So far he hasn't flipflopped egregiously. Time will tell whether he'll abandon his principles to win over the crazy base, or whether he'll decide he'd rather lose on his terms than win on their. (Especially because, in all likelihood, it's really "lose on his terms or lose on theirs anyway".)

    Finally, the speculation about the 2016 race isn't outrageous, either. Remember, Reagan ran a quixotic campaign in 1976 -- and won four years later.

    ObCAPTCHA: It still stinks. And now it's printing words upside-down. Am I supposed to flip the word or rotate it?

  • atlliberal on June 21, 2011 11:04 AM:

    What you all seem to be forgetting is that in Republican world winning takes precedence over ideology. If they think he's their best chance to regain the White House, then he will become the nominee. Conservatives hated McCain too but he was their best chance (sad for them, god for the country) and they went with it. Don't underestimate the ability of Republican voters to completely support their nominee and justify in their own minds any position changes, because winning is more important than actual governing. Once elected the nominee can be assured to toe the party line.

  • T2 on June 21, 2011 11:05 AM:

    Mitt and Huntsman have too many things in common, white, Mormon, very very rich, ex-gov's, and are on the not-crazy side of today's GOP. But what singles one out in the mind of the GOPTP voter? I truly think that the whip needs to come down - the GOPTP needs to nominate as crazy a person as they can and get this chapter over with. Somehow I don't think they would, in the end, nominate a woman. Who does that leave to fly the "Don't Tread On Me" flag against Obama?

  • dynaboy on June 21, 2011 11:06 AM:

    In open primary states like Michigan, Huntsman might do well. A lot of Democrats, with not much else to vote for, could cross-over and vote on the Republican ticket. That's exactly how Romney "won" here in 2008 and how we ended up with Snyder as our governor, instead of someone even crazier.

  • DRF on June 21, 2011 11:08 AM:

    I think Joel Hanes is correct. Huntsmann is really running for 2016. He's intelligent enough to realize that he doesn't stand a chance to get the nomination in 2012. Even if Romney weren't sucking all of the air and money out of what remains of the moderate wing and Mormon segment of the Republican Party, Huntsmann would probably not be able to successfully compete with the other candidates and potential candidates. He must know this.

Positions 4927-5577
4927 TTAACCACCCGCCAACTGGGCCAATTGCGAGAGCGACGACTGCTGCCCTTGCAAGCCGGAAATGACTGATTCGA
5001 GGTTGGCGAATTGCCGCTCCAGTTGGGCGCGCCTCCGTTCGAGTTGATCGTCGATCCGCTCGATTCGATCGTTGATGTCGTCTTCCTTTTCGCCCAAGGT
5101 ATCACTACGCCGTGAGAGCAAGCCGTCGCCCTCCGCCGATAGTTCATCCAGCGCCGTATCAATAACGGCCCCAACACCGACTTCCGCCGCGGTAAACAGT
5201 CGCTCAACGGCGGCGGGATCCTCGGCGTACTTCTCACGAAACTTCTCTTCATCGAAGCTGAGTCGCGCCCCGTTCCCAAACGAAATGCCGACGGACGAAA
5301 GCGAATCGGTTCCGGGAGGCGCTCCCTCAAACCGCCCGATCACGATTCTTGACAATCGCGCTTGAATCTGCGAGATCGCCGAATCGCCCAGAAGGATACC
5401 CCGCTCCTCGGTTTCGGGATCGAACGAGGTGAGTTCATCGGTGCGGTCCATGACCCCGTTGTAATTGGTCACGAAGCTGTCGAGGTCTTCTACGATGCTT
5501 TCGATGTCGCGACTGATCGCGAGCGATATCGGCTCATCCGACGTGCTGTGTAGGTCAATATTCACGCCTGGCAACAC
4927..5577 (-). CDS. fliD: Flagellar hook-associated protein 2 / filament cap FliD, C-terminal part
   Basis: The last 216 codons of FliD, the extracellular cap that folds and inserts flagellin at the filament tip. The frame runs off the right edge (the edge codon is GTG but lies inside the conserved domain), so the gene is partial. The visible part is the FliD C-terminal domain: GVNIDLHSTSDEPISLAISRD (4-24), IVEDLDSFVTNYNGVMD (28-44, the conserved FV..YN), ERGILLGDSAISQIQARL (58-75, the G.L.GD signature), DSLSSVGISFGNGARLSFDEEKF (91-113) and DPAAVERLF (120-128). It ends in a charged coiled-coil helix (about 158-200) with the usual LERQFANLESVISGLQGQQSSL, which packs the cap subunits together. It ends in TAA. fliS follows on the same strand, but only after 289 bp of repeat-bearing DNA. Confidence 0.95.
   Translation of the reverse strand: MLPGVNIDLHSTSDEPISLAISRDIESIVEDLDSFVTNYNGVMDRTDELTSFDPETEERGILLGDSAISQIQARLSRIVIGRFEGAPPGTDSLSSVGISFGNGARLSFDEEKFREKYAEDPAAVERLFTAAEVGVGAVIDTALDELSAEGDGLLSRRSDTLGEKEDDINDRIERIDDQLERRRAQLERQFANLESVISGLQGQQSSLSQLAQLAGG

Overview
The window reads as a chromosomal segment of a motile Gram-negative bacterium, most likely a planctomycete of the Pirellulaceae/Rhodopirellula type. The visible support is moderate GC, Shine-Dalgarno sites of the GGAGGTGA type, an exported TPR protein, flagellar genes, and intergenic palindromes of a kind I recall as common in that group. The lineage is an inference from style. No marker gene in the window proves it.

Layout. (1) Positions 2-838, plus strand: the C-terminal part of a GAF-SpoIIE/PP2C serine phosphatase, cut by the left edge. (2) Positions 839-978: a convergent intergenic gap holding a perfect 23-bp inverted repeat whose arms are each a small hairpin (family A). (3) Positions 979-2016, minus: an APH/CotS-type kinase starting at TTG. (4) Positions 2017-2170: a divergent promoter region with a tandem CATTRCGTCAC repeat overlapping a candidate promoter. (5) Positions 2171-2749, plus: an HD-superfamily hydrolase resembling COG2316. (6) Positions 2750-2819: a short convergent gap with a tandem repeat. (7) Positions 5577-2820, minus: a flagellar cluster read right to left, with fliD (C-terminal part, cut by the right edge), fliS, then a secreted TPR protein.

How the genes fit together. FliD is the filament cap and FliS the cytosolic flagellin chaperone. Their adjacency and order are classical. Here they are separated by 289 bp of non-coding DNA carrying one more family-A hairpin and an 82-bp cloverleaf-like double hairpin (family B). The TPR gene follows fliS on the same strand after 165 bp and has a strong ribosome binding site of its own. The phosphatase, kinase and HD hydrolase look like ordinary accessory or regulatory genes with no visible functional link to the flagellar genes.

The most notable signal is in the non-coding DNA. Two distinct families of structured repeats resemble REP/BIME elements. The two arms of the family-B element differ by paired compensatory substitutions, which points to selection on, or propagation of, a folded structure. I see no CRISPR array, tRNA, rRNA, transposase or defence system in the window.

I believe he will position himself as a non-crazy fiscal conservative with foreign policy expertise, with moderate positions on all other issues, in the hope that by 2016 this will once again be the dominant element in the GOP. He may also be thinking that, if the Republican nominee this time is anyone but Romney, he would be on the short list for the VP nomination.

  • Archon on June 21, 2011 11:26 AM:

    If I were Huntsman I would focus on making an electablity argument and do everything I could to prevent Romney from getting the nomination. If someone else besides Romney and Huntsman gets it Obama wins in a romp. Then in 2016 he come in as the "I told you so" father to a chastised Republican party.

  • hornblower on June 21, 2011 11:27 AM:

    Pragmatic problem solving is what made America. He and President Obama belong to the same party.

  • Matt on June 21, 2011 11:33 AM:

    The pragmatist in me wants him to do well, which I would define as lasting two weeks past New Hampshire.

    The animal in me wants to see him savaged to a bloody pulp by the deranged wolves to the right of him.

    Fortunately, I can have both!

  • Grumpy on June 21, 2011 11:34 AM:

    The Republican base has gone to great lengths to target so-called RINOs (Republicans in Name Only)...

    You know who else was labelled a RINO? Her initials are S.P.

    Indeed, the upcoming documentary about her will portray her success at crossing the aisle to achieve her goals with the help of Democrats.

  • desraye on June 21, 2011 12:02 PM:

    You failed to mention he endorsed the Ryan Budget. He also supports the balanced budget amendment. I bet those that want him to primary Obama and think he is to the left of Obama will ignore this.

  • Ken D. on June 21, 2011 12:29 PM:

    I also agree with Joel Hanes: "It seems to me that Huntsman is setting himself up for 2016, after the Tea Partyists crash and burn in 2012." I also think this is an entirely plausible strategy, especially if it accords well with his actual beliefs and he has more intellectual honesty than your average Republican (a low bar). That is not to say it is a slam dunk strategy, but it is plausible.

  • Redshift on June 21, 2011 3:52 PM:

    There seem to be a fair number of Republicans who are angling to be the one to ride to the rescue when the far-right fail parade finally goes over the cliff. The trouble is, as long as they can succeed just by screwing things up badly enough that Democrats can't fix them, it doesn't happen.